The perception that DPW is not steadily enforcing parking regulations throughout Ward 6 has many residents wondering why the city created them in the first place.

‘Come Every Four Hours’
The Residential Parking Permit (RPP) program was initiated in DC in April 1977, in response to the problem of commuter vehicles parked in residential neighborhoods. According to a 1978 story in the Washington Star, by August 1978, nearly 14 percent of parking spaces in the District were included in the program.

The program requires a resident to purchase a $35 parking permit at the time a vehicle is registered, which allows the vehicle to be parked anywhere in the ward in which they live.

But residents say the rules are poorly enforced. From January 2016 to May 2018 the bulk of RPP citations were issued west of Sixth Street SE and in the area around Eastern Market. 73 blocks in the District have had one RPP-related citation issued in the past two years and five months.

Hill East resident and former ANC 6B10 Commissioner Francis Campbell says that additional enforcement is necessary. He says when he drove out of his parking spot one morning at 7 a.m. it was immediately occupied by a panel truck that he suspects belonged to a company doing work in the area. At 1 p.m., the vehicle was still there, unticketed. Parking limits are for two hours for those without residential permits.

Campbell has emailed with the Department of Public Works (DPW) which enforces parking about the issue. “Even with RPP, we have to call 311 to get enforcement,” he says. “We’re told on many occasions the only reason that [DPW] comes out is because we call.”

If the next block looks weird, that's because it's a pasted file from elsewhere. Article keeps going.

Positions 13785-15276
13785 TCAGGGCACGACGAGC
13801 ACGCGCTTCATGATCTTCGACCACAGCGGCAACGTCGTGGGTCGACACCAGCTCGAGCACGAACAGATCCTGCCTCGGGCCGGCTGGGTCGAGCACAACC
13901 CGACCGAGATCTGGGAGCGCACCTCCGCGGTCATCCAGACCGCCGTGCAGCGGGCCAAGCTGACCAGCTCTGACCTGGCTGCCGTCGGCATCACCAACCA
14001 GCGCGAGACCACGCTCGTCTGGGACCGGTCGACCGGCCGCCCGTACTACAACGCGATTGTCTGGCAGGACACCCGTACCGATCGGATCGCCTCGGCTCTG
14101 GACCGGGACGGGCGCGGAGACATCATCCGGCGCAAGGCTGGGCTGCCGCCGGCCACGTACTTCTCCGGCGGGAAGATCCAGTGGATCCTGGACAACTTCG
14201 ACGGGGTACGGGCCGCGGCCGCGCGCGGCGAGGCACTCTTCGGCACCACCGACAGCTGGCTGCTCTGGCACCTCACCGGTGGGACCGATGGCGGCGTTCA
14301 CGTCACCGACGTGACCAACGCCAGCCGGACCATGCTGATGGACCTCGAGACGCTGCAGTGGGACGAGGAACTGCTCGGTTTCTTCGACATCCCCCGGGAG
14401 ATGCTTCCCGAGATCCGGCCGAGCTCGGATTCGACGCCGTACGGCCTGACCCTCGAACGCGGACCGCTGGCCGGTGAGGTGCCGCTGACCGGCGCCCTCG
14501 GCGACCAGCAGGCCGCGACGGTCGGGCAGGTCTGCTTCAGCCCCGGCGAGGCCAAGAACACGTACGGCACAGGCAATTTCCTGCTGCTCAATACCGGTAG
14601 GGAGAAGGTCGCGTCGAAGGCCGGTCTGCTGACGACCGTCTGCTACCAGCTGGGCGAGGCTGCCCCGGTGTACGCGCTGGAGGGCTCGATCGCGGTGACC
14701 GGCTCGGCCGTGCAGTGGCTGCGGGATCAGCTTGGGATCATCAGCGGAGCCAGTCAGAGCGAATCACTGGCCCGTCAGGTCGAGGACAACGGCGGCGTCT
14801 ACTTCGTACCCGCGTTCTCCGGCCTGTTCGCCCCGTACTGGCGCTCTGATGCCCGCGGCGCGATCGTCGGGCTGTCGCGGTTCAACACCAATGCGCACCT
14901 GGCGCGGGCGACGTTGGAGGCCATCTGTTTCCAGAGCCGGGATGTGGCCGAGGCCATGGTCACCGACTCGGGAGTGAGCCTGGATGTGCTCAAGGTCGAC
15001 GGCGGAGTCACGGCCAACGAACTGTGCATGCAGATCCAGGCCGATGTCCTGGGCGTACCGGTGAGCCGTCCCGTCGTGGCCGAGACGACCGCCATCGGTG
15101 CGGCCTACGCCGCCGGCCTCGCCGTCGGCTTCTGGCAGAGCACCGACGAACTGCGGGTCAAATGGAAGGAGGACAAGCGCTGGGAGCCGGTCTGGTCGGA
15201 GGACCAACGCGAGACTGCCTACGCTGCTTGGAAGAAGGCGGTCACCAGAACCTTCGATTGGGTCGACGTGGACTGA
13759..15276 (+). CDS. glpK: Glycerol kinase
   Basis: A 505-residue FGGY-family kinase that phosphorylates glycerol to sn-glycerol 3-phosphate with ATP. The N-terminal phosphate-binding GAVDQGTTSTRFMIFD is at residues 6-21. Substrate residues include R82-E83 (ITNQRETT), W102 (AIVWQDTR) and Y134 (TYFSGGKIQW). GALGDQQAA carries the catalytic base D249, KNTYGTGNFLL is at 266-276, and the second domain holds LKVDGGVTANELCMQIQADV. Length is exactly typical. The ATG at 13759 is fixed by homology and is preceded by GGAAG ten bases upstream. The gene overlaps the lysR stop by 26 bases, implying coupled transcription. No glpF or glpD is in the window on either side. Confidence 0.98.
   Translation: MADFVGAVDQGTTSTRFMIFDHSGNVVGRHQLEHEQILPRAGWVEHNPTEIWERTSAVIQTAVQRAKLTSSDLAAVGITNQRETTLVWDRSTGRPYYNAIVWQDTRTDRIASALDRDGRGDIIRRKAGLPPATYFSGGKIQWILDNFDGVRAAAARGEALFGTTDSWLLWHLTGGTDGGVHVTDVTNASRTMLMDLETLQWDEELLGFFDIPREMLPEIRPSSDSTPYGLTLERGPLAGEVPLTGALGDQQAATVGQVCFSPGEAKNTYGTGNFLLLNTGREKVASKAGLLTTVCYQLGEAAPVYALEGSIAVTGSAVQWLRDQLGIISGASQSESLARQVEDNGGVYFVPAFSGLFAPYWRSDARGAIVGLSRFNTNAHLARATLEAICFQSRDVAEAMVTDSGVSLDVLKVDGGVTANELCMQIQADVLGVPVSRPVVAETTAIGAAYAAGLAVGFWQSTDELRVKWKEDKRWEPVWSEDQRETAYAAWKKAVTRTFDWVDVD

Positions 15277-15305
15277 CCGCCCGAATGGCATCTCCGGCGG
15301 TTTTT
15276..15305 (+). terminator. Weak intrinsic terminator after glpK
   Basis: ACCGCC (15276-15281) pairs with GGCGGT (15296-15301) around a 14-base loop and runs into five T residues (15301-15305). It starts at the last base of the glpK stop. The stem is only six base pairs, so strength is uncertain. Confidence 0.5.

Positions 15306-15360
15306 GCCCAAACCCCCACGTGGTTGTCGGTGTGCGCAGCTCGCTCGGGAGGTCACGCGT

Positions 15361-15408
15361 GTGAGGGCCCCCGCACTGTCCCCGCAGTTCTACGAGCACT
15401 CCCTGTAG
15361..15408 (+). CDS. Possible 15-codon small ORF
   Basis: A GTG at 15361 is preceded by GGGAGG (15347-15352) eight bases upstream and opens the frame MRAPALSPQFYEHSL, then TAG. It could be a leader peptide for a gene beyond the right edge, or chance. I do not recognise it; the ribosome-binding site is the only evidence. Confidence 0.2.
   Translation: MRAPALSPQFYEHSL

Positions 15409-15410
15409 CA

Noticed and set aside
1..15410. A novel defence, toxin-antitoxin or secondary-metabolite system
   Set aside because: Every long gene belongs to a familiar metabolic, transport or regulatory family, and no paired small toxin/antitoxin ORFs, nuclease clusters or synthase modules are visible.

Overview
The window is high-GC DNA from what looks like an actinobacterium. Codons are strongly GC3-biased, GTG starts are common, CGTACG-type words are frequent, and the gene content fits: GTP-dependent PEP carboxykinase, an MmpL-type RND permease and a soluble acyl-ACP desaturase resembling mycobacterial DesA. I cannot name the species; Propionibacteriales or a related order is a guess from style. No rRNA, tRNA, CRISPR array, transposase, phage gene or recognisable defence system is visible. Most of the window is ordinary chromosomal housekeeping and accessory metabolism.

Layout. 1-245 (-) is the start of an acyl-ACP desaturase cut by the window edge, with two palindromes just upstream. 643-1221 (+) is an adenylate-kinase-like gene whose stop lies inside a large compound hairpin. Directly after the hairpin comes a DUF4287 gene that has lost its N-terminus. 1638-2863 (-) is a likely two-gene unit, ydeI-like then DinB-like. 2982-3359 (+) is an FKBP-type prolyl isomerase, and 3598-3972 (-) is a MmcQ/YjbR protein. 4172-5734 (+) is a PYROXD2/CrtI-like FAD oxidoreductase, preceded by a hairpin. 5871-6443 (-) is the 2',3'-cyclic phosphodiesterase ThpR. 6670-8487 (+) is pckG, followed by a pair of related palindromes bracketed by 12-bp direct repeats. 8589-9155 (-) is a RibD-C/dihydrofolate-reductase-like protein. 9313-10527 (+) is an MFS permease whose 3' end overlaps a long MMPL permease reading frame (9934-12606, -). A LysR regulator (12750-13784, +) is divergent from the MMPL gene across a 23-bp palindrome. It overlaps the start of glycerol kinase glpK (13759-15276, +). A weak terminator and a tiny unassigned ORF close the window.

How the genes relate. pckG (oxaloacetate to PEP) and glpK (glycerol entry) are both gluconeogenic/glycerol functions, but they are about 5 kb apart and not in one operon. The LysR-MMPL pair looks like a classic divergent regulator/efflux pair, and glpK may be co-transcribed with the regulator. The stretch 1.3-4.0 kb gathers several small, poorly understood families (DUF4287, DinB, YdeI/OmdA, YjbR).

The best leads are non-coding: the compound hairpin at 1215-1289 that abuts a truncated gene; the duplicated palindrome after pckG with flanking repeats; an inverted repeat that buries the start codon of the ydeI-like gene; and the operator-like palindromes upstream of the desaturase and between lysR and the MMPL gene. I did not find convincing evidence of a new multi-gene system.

“If you can’t come out every two hours,” he said, “come every four hours.”

After three days of emails containing photographs of parking violations, he said enforcement finally came to his neighborhood one evening at 7 p.m.

Ward 6 Councilmember Charles Allen (D) has long pushed DPW to increase enforcement in Ward 6 and to recognize areas where the status quo does not work.

“As our city grows, our main agency for parking enforcement needs to grow with it. I’ve been frustrated with a lack of advanced planning, seeing the agency prefer to react after it sees problems develop, rather than working with communities to identify problem areas before they develop. Parking enforcement is a critical part of ensuring that parking works for our neighborhoods. The lack of reliable parking enforcement hurts the quality of life for DC residents every single day — be it parking illegally in RPP spaces, a bike lane, or anywhere else. I will keep pushing to see DPW do better.”

Unwritten Rules
While parking enforcement in generally a concern in Ward 6, during certain times and during certain events it is a special challenge.